Due to the large population of clubfoot patients evaluated at our center, we have begun to recognize and diagnose individuals with mild forms of distal arthrogryposis. We identified a de novo TNNT3 R63H mutation in an infant with bilateral clubfoot and hand contractures but with no apparent facial weakness. This mutation was previously described in three individuals of a family with DA2B [23]. That the recurrent TNNT3 R63H mutation may cause either DA1 or DA2B suggests there may be other factors modifying the phenotype. Phenotypic variability in distal arthrogryposis occurring with identical MYH3 mutations has been described previously [25]. However, it is admittedly difficult to diagnose mild forms of facial weakness, particularly in infancy, and thus it may be difficult to clearly distinguish patients with DA1 (affecting only the hands and feet) from other types of distal arthrogryposis.

Less is known about the genetic cause of distal arthrogryposis type 1 (DA1) compared to the other more severe forms of arthrogryposis. The prevalence of DA1 is likely higher than the other forms of arthrogryposis [15], occurring in 1:10,000 to 1:50,000 births [1]. While mutations in MYH3 account for 93% of patients with Freeman-Sheldon syndrome (DA2A) and 32% of patients with Sheldon-Hall syndrome (DA2B) [25], the frequency of MYH3 mutations in patients with DA1 appears to be low; we found no mutations in this gene in any of our six patients. Furthermore, after screening for mutations in MYH3, TNNT3, and TPM2, a mutation was found in only one of six patients. Thus, it is likely that additional genes, which remain to be identified, are responsible for these milder conditions.

As has been previously noted, the myosin heavy chain genes are large, multiexonic genes that appear to harbor a relatively high rate of single-nucleotide polymorphisms and are susceptible to spontaneous and recurrent disease-causing mutations [5, 25]. We identified several variants of unknown significance during the study, either because these mutations did not segregate with disease or because parental samples were unavailable. The effects of these nonsynonymous amino acid substitutions were predicted to be benign on the basis of prediction of functional effects by PolyPhen [24]. One known polymorphism (rs12941197) that causes an R1137H amino acid substitution was predicted by PolyPhen [24] to be probably damaging but did not segregate with clubfoot as it was present in an unaffected parent and absent in an affected sister. This single-nucleotide polymorphism was not identified in 96 ethnically matched control samples and the frequency of rs12941197 polymorphism is not listed in the dbSNP Web site (http://www.ncbi.nlm.nih.gov/SNP). The significance of the E1149Q nucleotide substitution identified in one clubfoot patient is unknown. While the glutamate at position 1149 is conserved across all species and is conserved in other MYH family members (MYH1 and MYH2), substitution of a glutamine at this position is predicted by PolyPhen [24] to have benign structural and functional consequences. It is possible some of these variants may not be specifically disease-causing yet may still contribute to the phenotype as disease modifiers. Additional studies on larger numbers of patients will be required to understand the potential minor effects of some of these variants.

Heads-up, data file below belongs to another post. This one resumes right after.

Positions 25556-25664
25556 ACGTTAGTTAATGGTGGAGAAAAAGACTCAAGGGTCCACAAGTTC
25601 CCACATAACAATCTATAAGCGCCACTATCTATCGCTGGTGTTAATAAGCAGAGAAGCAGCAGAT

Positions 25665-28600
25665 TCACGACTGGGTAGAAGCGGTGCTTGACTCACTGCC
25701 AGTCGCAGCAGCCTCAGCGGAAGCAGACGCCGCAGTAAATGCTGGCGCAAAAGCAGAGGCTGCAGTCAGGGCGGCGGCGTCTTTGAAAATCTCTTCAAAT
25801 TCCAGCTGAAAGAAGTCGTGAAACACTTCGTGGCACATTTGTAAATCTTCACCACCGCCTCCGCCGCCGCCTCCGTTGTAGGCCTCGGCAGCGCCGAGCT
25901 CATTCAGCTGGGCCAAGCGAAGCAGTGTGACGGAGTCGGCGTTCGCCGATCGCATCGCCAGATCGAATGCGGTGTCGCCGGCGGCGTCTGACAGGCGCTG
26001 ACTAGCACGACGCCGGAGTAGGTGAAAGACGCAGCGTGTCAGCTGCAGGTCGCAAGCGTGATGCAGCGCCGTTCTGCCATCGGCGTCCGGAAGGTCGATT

Although the genetic basis of idiopathic clubfoot is currently unknown, it is likely this condition represents a heterogeneous group of patients. This statement is based on our recent description of a variety of known disorders, including arthrogryposis, causing clubfoot in a series of 357 patients [12]. Clubfoot appears to represent a common phenotype for disruption anywhere along the neuromuscular unit, including the brain, spinal cord, nerve, or muscle. Irrespective of the genetic etiology, it is clear the foot contractures (clubfoot or vertical talus) in patients with distal arthrogryposis syndromes can frequently be treated successfully with the Ponseti technique (or modifications thereof) that was originally developed for idiopathic clubfoot [4].

Footnotes

One or more of the authors have received funding from NIH K12 (HD001459), The Children’s Discovery Institute, and a March of Dimes Basil O’Conner Starter Scholar Research Award (CAG); and from The Shriners Hospital for Children, The Saint Louis Children’s Hospital Foundation, and The Pediatric Orthopaedic Society of North America (MBD).

Each author certifies that his or her institution has approved the human protocol for this investigation, that all investigations were conducted in conformity with ethical principles of research, and that informed consent for participation in the study was obtained.